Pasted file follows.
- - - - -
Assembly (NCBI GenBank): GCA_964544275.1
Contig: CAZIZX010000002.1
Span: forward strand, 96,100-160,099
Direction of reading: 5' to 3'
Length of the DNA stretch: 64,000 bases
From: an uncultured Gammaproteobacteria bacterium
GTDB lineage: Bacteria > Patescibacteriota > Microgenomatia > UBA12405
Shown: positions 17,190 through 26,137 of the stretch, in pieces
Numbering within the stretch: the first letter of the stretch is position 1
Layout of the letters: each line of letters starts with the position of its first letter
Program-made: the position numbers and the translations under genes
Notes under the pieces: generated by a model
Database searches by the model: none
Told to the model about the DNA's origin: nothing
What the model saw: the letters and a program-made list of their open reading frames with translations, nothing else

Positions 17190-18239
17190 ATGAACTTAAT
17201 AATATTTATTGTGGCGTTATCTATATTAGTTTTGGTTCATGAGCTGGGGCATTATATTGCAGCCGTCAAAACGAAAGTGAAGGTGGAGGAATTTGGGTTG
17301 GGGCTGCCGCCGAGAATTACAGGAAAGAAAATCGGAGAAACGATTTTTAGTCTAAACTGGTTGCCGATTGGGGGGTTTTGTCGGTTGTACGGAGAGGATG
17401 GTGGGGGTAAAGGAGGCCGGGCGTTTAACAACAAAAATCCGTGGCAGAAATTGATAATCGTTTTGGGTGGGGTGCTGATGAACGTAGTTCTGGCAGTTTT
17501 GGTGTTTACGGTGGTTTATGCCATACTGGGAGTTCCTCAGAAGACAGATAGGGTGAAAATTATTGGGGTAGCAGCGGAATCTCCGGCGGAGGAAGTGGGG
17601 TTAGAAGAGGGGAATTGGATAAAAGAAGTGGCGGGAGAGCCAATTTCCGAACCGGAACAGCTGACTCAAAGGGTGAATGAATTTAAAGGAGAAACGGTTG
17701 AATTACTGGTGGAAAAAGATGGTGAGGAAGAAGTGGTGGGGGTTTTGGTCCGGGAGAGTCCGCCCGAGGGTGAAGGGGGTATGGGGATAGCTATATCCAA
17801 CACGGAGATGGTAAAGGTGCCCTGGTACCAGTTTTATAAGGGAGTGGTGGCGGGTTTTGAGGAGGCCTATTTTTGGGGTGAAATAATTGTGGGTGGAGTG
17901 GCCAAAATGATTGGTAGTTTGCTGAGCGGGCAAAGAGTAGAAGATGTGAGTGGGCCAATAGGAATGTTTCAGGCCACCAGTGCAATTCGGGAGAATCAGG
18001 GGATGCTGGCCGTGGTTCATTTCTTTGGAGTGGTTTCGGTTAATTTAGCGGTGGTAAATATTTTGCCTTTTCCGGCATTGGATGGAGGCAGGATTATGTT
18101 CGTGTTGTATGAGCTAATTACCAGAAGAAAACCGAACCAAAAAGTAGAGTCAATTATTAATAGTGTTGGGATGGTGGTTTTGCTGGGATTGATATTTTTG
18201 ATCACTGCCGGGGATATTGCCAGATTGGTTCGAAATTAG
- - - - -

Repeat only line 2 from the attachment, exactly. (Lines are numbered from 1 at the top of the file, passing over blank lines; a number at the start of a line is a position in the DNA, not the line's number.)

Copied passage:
Contig: CAZIZX010000002.1